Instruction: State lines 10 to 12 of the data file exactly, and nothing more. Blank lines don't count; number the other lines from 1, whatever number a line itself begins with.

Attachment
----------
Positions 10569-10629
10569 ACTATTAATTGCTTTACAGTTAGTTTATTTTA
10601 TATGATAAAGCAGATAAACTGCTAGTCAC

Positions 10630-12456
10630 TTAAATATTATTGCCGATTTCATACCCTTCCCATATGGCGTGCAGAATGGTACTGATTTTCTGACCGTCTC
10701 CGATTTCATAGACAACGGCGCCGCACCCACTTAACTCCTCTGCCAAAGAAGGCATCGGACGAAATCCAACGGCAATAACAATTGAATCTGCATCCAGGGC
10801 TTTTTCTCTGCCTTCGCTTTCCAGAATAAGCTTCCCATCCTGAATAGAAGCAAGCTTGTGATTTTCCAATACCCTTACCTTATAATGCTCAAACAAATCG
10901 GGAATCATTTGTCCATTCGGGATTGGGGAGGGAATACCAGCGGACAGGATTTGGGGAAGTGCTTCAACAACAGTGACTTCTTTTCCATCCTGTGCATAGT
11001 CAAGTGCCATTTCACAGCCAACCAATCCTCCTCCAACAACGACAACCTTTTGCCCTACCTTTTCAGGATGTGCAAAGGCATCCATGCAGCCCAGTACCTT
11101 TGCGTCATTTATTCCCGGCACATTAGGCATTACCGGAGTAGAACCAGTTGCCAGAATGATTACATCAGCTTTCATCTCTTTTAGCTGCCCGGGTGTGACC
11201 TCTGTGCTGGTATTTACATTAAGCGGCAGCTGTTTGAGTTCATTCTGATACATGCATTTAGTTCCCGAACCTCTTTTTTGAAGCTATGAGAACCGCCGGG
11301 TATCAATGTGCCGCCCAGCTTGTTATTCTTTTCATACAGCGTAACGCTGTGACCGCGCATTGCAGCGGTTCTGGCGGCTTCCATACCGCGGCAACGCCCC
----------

11101 TGCGTCATTTATTCCCGGCACATTAGGCATTACCGGAGTAGAACCAGTTGCCAGAATGATTACATCAGCTTTCATCTCTTTTAGCTGCCCGGGTGTGACC
11201 TCTGTGCTGGTATTTACATTAAGCGGCAGCTGTTTGAGTTCATTCTGATACATGCATTTAGTTCCCGAACCTCTTTTTTGAAGCTATGAGAACCGCCGGG
11301 TATCAATGTGCCGCCCAGCTTGTTATTCTTTTCATACAGCGTAACGCTGTGACCGCGCATTGCAGCGGTTCTGGCGGCTTCCATACCGCGGCAACGCCCC